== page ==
• Written policies governing employee conduct. Companies can establish clear rules for marking and keeping confidential information, such as explicitly labeling trade-secret documents as “confidential,”, “restricted,” or “distribution limited”; providing written instructions to employees regarding copying and sharing confidential information inside and outside the company; enforcing an employee badge policy to restrict access to specific areas and a password policy to protect files on computers; and providing training for employees so they know what is expected of them when handling confidential information during and after their employment.
  • Limit and monitor access to trade secrets. Companies may identify persons (employees or third parties) who have access to the confidential information on a “need to know” basis. Physical and electronic access can be restricted; for example, by keeping confidential information in safe or secured archives, digital protection by securing information technology systems with encryption or other security systems, monitoring access through visitor badges, surveillance, and employee activity monitoring.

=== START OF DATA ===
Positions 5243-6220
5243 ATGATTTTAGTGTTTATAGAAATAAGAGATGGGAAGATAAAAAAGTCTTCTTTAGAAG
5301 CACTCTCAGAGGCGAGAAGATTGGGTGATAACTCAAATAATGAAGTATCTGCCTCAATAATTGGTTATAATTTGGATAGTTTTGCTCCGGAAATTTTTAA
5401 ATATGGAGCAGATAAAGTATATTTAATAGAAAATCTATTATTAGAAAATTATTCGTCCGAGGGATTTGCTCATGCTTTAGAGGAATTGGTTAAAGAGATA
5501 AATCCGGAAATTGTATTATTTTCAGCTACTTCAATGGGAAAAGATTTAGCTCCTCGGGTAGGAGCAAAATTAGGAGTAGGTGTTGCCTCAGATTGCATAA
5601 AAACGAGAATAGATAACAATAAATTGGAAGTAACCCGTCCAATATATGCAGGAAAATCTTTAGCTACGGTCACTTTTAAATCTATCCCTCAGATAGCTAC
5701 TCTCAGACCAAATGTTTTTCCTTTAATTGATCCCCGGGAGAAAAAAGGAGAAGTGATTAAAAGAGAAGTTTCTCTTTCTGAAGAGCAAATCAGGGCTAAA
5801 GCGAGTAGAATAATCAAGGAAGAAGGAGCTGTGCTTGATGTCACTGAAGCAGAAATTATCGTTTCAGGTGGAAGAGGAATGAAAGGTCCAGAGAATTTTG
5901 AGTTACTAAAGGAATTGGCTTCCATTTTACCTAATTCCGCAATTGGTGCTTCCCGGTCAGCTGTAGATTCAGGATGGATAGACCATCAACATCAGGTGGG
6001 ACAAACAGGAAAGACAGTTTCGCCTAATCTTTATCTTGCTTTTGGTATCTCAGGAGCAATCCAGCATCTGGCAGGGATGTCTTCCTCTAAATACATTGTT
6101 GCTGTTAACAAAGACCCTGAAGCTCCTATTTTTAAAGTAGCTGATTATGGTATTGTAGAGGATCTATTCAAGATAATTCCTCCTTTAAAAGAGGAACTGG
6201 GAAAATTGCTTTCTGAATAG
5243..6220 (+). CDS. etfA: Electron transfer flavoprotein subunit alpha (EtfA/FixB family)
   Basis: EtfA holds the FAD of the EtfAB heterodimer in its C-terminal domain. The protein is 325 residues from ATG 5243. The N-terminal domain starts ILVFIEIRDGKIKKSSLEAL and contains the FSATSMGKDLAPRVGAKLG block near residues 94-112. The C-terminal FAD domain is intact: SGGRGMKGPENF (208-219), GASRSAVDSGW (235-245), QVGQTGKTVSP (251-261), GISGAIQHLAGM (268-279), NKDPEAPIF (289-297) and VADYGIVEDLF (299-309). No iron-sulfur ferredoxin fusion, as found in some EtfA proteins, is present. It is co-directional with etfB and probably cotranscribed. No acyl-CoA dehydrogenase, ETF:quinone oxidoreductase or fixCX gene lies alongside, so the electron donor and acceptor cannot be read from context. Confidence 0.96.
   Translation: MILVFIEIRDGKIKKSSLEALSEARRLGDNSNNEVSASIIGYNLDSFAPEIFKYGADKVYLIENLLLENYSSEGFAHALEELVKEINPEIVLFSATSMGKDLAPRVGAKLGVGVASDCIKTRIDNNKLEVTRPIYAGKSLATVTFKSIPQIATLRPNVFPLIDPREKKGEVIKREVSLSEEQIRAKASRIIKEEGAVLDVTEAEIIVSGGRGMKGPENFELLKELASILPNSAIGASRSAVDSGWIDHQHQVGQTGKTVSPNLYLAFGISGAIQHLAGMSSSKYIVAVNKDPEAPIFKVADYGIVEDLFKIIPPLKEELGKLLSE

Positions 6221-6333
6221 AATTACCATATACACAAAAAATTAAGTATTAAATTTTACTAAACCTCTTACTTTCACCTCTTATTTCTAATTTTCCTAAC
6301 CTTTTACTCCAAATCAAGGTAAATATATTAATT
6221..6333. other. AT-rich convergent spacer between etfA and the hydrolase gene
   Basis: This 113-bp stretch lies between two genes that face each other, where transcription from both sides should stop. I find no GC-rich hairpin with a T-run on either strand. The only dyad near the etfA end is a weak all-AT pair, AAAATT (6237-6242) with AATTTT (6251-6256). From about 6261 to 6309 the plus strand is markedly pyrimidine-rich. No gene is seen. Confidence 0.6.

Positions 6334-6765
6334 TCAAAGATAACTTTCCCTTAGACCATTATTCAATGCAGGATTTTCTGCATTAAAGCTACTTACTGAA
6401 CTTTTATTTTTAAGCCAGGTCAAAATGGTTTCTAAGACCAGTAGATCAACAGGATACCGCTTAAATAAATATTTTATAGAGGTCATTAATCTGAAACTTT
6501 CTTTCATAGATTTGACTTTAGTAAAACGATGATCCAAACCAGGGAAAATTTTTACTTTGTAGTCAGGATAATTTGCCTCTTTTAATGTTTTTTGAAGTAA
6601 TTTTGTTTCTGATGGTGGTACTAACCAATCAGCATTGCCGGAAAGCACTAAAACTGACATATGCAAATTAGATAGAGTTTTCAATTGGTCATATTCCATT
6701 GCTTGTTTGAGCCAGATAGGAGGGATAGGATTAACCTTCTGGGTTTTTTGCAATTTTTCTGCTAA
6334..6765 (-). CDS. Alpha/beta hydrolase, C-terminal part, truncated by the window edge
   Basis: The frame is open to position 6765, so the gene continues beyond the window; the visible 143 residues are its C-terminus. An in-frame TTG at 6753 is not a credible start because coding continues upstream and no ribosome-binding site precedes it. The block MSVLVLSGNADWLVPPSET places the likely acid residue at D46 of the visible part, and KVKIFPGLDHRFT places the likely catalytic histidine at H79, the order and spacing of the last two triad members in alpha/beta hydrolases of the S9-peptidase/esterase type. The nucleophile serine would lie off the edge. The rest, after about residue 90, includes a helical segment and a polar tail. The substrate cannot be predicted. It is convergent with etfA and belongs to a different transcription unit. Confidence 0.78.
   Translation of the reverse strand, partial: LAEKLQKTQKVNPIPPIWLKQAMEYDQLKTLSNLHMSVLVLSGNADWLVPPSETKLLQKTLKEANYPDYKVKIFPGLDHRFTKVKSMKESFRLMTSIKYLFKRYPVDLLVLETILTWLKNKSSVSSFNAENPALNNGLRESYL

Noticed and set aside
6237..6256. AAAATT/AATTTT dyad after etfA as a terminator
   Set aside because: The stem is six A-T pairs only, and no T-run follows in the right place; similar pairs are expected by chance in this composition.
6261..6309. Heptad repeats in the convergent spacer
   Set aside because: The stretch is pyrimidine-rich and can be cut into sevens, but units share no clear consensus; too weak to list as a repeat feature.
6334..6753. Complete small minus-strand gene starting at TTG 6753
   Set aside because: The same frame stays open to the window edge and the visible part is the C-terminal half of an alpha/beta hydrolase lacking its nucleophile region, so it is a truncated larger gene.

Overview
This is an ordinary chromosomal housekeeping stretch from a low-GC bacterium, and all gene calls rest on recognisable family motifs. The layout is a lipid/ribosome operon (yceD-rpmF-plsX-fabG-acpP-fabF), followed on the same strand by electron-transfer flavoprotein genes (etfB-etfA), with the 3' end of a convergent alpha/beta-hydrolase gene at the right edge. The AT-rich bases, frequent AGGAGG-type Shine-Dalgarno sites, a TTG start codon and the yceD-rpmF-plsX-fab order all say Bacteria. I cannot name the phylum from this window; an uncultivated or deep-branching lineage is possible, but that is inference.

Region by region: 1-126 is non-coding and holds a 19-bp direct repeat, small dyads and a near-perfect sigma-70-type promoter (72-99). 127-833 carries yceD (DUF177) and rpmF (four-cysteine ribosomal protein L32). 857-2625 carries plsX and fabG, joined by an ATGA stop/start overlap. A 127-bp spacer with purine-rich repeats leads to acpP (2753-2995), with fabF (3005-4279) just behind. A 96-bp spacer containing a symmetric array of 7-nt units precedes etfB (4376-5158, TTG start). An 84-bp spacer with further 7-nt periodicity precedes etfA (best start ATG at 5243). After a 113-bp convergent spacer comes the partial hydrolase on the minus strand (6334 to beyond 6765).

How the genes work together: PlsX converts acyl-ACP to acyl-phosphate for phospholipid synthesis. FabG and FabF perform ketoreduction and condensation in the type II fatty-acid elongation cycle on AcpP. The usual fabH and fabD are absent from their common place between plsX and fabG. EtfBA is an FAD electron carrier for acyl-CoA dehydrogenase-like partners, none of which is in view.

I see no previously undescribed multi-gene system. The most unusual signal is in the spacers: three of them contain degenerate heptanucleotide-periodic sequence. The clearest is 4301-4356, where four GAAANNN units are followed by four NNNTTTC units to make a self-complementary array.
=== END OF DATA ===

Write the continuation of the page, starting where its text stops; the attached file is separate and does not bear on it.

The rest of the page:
Whether the measures taken are reasonable ultimately depends on the value of the trade secrets and on the size and industry sector of the company. It is important to note that the directive does not require the trade secret holder to successfully keep the confidential information secret; rather, it requires the trade secret holder to demonstrate that it has taken reasonable steps to protect its trade secrets against theft or misappropriation.

Trade Secrets and Intellectual Property Rights

The level of protection of trade secrets is not as high as that of other intellectual property rights (IPRs), given that protection depends on the confidential status of a trade secret. Once a trade secret is made public, it loses its secret status and thus its protection. In general, trade secret protection confers on holders the right to employ measures, procedures, and remedies to prevent the information lawfully within their control from being disclosed, acquired, or used by third parties without their consent. However, the holder of a trade secret does not have a monopoly on the secret information.